Adult emerald ash borer
David Cappaert, Michigan State University, Bugwood.org
Emerald Ash Borer
An exotic beetle from Asia identified as the emerald ash borer (EAB) was first discovered in July 2002 feeding on ash trees in southeastern Michigan, where more than 3000 square miles are now infested and more than 5 million ash trees are dead or dying from this pest.
Keywords: ash, Fraxinus species, beetle, Coleoptera, EAB, galleries, girdling, split bark, D-shaped exit holes, wilted foliage, thinning canopy
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Emerald ash borer distribution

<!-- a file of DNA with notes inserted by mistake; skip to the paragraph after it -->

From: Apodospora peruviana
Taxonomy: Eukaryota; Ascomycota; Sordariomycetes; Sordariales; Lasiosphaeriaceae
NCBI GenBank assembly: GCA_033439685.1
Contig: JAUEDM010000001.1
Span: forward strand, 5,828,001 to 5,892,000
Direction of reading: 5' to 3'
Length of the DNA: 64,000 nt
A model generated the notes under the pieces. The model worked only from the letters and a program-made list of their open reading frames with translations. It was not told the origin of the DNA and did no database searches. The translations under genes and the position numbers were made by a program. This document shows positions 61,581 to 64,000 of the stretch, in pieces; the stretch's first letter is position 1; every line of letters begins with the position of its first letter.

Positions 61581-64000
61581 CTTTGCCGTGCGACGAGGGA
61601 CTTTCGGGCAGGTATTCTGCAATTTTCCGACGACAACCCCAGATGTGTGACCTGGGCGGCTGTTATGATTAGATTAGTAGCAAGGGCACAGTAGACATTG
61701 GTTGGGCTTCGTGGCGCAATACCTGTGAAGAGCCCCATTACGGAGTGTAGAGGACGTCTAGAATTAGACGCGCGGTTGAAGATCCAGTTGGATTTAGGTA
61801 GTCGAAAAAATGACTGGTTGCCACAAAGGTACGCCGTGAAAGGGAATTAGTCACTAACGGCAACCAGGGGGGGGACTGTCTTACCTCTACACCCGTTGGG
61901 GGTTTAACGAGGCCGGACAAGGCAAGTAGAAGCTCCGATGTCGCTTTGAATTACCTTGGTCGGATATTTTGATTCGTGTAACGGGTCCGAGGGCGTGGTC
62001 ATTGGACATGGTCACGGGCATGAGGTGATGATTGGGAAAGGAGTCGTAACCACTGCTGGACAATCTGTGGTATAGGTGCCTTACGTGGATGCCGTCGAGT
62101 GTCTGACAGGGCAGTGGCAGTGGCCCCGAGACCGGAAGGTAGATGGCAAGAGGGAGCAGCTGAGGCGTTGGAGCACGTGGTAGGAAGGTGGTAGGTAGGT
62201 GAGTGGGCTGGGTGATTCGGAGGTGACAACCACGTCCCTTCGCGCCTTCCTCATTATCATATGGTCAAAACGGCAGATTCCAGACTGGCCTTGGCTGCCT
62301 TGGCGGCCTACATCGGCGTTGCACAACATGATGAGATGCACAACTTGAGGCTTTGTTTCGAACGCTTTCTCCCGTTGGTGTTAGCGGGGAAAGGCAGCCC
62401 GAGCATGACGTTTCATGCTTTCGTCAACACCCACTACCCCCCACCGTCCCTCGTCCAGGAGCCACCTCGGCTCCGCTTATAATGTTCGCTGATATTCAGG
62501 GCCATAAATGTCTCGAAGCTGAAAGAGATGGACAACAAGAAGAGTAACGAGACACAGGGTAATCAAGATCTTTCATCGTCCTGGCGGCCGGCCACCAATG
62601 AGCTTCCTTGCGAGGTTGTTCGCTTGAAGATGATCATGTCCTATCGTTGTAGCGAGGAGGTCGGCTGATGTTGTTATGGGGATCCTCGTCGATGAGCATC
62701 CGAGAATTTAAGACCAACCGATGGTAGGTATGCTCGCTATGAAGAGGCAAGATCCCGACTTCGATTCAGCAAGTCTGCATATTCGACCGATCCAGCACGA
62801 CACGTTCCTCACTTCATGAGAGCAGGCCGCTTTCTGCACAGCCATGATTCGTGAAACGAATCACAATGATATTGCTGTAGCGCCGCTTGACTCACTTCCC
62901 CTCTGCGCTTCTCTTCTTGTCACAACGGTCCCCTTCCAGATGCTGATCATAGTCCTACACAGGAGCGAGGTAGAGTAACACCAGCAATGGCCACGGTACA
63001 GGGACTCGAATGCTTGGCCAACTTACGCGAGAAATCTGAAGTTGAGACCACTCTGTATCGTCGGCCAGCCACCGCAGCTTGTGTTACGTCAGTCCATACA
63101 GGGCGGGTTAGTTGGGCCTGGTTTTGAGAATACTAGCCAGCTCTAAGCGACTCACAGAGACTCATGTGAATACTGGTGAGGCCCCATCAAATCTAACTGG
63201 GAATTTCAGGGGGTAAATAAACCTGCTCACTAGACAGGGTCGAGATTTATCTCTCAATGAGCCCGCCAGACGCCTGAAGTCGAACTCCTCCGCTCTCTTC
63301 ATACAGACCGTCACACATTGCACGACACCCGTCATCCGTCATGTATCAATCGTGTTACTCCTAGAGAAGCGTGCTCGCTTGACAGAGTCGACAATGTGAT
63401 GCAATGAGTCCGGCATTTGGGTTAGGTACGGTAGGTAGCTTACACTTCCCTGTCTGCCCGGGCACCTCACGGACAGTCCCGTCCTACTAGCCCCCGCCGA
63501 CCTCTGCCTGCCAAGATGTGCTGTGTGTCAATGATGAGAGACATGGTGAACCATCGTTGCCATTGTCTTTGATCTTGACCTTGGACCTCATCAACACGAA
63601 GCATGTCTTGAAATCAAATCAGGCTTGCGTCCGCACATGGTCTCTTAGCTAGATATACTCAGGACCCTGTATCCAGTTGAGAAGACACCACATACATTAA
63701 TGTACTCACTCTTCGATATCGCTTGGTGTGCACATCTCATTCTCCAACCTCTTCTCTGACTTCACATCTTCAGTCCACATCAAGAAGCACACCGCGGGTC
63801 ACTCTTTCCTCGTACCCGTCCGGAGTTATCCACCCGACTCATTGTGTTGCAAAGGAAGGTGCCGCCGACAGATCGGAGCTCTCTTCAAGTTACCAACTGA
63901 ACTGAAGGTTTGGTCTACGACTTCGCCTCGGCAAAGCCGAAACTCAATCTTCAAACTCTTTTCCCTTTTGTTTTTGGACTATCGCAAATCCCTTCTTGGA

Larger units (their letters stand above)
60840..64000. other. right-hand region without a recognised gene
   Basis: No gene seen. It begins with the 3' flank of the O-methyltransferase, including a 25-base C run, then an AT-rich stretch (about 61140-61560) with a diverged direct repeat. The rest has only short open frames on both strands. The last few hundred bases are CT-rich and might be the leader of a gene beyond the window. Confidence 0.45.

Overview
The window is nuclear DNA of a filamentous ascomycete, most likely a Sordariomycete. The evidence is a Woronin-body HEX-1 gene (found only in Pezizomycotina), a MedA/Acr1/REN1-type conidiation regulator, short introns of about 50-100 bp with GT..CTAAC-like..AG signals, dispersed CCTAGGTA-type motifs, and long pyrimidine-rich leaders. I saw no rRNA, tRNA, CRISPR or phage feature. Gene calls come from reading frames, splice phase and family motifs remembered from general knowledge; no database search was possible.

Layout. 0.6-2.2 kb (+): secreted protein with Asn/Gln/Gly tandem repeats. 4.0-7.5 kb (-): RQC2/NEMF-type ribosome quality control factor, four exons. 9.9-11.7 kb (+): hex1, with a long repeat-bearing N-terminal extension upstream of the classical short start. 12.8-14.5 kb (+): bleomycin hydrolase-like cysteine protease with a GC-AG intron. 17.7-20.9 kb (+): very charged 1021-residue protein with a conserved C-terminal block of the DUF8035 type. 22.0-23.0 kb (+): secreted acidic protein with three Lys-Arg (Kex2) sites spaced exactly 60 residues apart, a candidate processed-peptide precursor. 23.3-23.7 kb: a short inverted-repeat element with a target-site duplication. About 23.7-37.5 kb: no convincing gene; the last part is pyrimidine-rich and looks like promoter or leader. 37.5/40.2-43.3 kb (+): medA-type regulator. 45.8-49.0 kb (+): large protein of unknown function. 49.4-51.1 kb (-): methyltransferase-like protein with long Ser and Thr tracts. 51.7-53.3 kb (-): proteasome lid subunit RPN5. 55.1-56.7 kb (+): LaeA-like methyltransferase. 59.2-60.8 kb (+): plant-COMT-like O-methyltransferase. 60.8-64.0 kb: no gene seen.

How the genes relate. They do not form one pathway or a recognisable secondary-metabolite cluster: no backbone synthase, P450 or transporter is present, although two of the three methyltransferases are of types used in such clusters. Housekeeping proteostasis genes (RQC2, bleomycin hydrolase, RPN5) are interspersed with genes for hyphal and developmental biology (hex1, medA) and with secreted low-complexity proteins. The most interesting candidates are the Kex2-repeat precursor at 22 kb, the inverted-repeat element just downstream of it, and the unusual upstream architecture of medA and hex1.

Adults are slender, elongate, 7.5-13.5 mm long, and usually bronze or golden green overall, with darker, metallic, emerald green wing covers; they are generally larger and a brighter green than the native North American Agrilus species. Adult beetles feed on ash foliage, usually in small, irregularly-shaped patches along leaf margins. Females can lay at least 60-90 eggs during a lifetime, which are deposited individually in bark crevices. Larvae are white to cream-colored and reach a length of 26-32 mm. Larvae feed in the cambium between the bark and wood, producing galleries that eventually girdle and kill branches and entire trees. Bark may split vertically above larval feeding galleries. When a tree has been infested for at least one year, D-shaped exit holes left by emerging adults will be present on the branches and the trunk. Foliage wilts and the tree canopy becomes increasingly thin and sparse as branches die. Many trees appear to lose about 30-50% of the canopy after 2 years of infestation and often die within 3-4 years. Green, white, and black ash, as well as several horticultural varieties of ash have been killed by EAB.